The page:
Moo Moo's Organic Bistro is two-thirds kitchen. The quaint Grosse Pointe Park restaurant sports a dining area that can accommodate, say, a dozen people. The front of the house is, in fact, utilitarian a courtesy almost for those who want to sit down to eat. There are a few high tops, antique tin ceilings, minimally decorated walls and a counter. It's a great spot cozy, clean but it's not the kind of place where you'd sit and kibitz. The real beauty of this particular beanery is what wafts from the oven, skillets and chopping boards.
In January of 2005, Michele Rastelli opened up Moo Moo's on the northeast block of Alter and Charlevoix, less than ten paces away from popular watering hole-cum-music venue, Ye Old Tap Room. Moo's has all the "salvaged building" cred of other on-the-cheap upstart joints forgotten digs that are refurbished, painted in bright colors and made useful again.
"I just thought there was a need for a place like this," the 26-year-old says.
The restaurant recalls a 1940s café, with just enough flair to give the eatery ambience, but humble, as if to say, "We conserve." It's an impossibly sunny, 50-degree spring day, and the entire neighborhood has been power-washed by a recent rain. Both front and back doors are propped open to create a breezeway for the sun-warmed air to flow through the place. Mother Earth is working her magic; it's the perfect setting to eat from her harvest.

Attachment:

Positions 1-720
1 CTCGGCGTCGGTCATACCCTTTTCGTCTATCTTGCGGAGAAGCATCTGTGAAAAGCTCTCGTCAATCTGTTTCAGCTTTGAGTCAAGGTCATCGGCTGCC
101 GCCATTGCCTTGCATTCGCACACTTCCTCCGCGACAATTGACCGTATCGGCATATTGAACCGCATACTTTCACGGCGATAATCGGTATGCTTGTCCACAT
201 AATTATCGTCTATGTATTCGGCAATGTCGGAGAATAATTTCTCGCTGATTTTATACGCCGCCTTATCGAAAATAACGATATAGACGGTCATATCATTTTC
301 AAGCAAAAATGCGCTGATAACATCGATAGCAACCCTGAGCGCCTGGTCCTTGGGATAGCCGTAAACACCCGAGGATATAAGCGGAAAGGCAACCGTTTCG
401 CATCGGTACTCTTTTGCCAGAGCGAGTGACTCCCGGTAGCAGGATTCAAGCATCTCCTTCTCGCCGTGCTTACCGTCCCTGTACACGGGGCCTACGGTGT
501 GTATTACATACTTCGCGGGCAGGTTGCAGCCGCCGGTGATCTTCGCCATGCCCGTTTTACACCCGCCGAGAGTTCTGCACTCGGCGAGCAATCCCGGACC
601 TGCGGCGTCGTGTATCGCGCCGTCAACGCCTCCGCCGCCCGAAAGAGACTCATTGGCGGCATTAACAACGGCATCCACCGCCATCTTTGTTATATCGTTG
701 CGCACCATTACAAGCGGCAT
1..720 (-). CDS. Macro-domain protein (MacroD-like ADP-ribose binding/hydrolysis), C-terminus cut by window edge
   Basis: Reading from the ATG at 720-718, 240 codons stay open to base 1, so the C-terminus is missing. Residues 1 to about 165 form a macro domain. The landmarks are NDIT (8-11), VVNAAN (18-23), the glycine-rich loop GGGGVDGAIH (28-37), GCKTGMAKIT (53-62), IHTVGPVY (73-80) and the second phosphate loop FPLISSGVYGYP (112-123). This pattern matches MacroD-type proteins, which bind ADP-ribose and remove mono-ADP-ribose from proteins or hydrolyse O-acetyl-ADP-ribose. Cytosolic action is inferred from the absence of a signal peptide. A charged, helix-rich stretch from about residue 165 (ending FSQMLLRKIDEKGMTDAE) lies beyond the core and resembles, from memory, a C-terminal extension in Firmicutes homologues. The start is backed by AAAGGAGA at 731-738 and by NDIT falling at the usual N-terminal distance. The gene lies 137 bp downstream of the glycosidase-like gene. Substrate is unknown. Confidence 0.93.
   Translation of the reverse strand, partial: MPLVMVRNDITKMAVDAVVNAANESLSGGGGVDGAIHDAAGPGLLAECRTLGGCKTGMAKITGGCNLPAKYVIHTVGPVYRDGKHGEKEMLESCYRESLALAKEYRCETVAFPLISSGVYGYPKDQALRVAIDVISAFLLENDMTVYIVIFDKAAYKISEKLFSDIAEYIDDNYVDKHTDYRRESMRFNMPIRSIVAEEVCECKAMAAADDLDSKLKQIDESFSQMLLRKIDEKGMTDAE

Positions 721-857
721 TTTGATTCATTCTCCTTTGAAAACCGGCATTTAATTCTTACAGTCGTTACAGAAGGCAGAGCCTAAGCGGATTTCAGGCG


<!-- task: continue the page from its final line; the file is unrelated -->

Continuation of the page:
Today Rastelli and her 23-year-old sister, Marissa, stand on either side of a 6-foot island in the center of the kitchen. The younger Rastelli, who's also a partner in the biz, chops a seemingly endless supply of cucumbers while her sister prepares an impromptu lunch. They're putting together pre-packaged meals for distribution to several local retailers. So popular are the ready-made entrées, the pre-packaged business has become the lion's share of Moo Moo's business. The specialty this week is roasted sweet potato wild rice balls seasoned with rosemary and oregano. They are dappled with cranberries and topped with roasted walnuts and they're almost too perfect to eat.
Moo Moo's specializes in raw, vegetarian and vegan-friendly fare, prepared by these two young women who adore food. They're not chefs. No, they're cooks with a symbiotic relationship with the food they like to eat the pleasure of its preparation and ingestion, its health and healing power. And though vegetarian restaurants aren't the novelty they once were, Moo Moo's take on the no-meat diet merits a second look.
The menu is filled with original creations. Meals are fashioned from a wisdom born of years of Michele's travels and kitchen trial-and-error colorful, textured concoctions of an endless array of fruits and vegetables and unprocessed grains. And though the ingredients are limited to meatless products, there are no hedged bets here: The recipes are forward-thinking combos of flavor, the key to vegetarian cuisine. Such ingredients as Irish cheese and roasted red peppers are served with fresh nutmeg and Dijon mustard. Lasagna is made noodle-less and without dairy. Goat cheese is infused with lemongrass and lavender. Moo Moo's banana walnut pâté? It's divine with apple butter. You get the idea.